Beheading fallen enemies, Headhunters claim their foe's vitality for their own, while renewing the land's fertility.
Among the Nazcas, large numbers of iconographic representations bear witness to the practice of ritual decapitation. These images are particularly visible on their ceramics and, indeed, the practice is abundantly confirmed by archaeological findings. More than a hundred skulls have been unearthed – sometimes in the same place, such as the Cerro Carapo site, where 48 skulls were discovered in the same cache.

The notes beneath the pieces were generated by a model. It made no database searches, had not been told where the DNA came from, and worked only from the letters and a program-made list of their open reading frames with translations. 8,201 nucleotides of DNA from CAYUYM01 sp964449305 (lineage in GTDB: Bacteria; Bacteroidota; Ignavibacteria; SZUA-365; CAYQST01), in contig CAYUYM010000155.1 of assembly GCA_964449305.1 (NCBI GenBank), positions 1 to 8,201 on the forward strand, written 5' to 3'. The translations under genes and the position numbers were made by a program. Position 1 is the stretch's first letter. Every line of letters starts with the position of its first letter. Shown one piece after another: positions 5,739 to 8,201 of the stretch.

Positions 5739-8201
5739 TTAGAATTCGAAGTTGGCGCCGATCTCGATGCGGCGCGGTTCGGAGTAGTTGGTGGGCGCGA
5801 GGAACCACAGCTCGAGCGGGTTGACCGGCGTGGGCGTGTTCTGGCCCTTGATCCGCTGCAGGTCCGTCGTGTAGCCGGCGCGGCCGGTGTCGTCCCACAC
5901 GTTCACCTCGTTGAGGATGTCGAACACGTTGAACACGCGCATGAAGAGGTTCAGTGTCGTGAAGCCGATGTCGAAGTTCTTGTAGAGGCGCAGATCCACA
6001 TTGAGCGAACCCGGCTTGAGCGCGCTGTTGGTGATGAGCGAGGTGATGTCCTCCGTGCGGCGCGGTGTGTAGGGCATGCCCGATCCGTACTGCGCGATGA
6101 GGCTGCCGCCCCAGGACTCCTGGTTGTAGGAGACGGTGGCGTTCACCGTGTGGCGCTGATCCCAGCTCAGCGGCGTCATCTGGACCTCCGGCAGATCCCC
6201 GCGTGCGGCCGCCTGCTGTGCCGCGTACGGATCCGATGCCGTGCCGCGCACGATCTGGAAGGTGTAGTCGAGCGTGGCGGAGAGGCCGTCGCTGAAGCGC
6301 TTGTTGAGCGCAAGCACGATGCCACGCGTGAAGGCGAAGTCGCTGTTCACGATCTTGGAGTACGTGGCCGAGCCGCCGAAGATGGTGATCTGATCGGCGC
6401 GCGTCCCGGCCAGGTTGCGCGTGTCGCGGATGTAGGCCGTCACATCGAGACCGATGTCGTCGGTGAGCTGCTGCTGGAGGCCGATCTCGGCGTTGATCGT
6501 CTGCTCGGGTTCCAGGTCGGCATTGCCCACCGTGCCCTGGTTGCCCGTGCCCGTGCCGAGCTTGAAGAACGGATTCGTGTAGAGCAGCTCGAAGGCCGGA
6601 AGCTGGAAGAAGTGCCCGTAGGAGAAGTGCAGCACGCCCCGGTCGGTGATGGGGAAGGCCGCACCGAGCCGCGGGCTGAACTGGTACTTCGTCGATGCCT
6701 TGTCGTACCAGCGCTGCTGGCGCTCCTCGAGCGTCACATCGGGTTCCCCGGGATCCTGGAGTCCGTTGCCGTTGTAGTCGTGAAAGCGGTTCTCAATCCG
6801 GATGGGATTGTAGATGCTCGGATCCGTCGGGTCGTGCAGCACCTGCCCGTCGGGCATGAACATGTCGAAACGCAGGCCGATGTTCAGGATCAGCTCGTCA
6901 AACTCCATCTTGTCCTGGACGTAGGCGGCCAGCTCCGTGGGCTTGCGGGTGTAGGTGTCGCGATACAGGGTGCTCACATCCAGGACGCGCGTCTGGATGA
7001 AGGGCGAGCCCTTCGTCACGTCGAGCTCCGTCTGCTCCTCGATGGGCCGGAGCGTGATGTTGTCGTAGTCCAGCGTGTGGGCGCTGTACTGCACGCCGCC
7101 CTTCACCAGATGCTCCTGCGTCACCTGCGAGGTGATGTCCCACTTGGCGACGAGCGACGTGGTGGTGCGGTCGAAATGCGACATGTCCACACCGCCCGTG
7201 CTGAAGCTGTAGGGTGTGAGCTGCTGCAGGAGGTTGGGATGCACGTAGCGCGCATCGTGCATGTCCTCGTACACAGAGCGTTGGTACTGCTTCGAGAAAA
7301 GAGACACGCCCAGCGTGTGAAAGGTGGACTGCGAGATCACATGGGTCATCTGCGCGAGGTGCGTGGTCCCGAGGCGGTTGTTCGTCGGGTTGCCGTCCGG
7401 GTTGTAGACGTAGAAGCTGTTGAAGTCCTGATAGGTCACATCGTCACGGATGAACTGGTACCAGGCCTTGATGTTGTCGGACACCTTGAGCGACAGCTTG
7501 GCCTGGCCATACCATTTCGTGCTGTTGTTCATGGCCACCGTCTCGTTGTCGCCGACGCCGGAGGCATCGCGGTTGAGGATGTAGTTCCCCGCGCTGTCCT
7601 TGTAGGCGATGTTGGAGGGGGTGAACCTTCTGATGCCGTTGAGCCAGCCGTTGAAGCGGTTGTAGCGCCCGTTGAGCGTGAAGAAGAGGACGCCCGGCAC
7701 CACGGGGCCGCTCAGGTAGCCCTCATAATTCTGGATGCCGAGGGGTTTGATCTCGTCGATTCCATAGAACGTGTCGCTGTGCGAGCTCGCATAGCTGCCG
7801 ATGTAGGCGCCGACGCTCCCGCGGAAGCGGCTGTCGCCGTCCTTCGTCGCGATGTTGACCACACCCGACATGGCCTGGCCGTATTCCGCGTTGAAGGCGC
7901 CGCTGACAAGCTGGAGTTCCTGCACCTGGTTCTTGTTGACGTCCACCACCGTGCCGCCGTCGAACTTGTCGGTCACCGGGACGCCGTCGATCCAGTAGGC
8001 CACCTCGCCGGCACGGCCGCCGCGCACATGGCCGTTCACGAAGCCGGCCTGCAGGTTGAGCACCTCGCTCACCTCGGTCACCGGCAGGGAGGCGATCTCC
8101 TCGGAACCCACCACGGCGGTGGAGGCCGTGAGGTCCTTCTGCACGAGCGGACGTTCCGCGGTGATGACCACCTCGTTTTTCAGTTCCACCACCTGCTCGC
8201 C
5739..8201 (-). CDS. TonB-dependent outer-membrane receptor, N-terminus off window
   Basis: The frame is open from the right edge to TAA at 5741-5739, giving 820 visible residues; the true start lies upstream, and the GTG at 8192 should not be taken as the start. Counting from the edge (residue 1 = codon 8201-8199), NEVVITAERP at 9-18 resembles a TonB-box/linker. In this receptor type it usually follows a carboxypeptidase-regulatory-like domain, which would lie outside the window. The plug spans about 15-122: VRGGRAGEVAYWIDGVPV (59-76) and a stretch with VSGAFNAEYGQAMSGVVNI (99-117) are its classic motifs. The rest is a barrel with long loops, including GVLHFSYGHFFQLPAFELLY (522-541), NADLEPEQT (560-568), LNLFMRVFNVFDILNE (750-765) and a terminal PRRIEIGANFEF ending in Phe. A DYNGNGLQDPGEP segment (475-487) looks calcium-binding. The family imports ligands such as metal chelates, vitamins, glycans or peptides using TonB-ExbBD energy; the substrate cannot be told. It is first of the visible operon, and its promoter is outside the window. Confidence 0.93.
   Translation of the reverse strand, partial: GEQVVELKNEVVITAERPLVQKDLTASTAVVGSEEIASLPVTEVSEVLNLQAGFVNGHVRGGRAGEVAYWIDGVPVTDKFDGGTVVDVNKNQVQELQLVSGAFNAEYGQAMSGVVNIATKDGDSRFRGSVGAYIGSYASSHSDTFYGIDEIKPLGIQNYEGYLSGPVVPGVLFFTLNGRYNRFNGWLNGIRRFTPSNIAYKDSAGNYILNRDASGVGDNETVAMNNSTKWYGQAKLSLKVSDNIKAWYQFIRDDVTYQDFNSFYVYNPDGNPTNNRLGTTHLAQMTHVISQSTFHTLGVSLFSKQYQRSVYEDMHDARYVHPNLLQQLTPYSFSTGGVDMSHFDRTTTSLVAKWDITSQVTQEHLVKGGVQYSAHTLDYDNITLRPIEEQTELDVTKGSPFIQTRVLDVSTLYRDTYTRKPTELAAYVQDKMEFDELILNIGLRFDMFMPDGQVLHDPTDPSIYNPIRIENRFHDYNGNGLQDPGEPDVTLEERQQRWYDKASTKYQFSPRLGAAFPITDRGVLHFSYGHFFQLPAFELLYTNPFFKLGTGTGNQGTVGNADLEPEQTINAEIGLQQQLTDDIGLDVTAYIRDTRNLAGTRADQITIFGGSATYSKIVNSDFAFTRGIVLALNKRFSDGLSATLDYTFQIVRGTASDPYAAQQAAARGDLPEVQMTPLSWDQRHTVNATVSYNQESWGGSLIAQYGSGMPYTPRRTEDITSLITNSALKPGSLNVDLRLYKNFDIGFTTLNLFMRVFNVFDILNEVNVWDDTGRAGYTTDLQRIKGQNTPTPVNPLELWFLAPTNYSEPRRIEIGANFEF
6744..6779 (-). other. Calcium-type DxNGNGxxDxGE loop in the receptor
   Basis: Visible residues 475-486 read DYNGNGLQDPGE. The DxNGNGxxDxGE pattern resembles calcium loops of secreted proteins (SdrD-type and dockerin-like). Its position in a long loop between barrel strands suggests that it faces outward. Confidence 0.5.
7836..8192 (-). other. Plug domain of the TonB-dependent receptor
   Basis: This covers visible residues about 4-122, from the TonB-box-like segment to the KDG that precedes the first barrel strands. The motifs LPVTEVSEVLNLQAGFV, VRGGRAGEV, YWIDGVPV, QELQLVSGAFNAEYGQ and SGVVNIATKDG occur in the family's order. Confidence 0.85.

For the most part, these skulls have undergone modifications and some were mummified. For example, a hole bored through the forehead allowed a rope to be passed through and the severed head to be hung up or even tied around a warrior’s waist.
The precise significance of this practice still evades us. Nazca iconography supports the widely accepted understanding of trophy heads intended to demonstrate the warrior’s skill in battle. However, this usage seems to coexist with a variety of ritualistic functions related to death, fertility, and regeneration.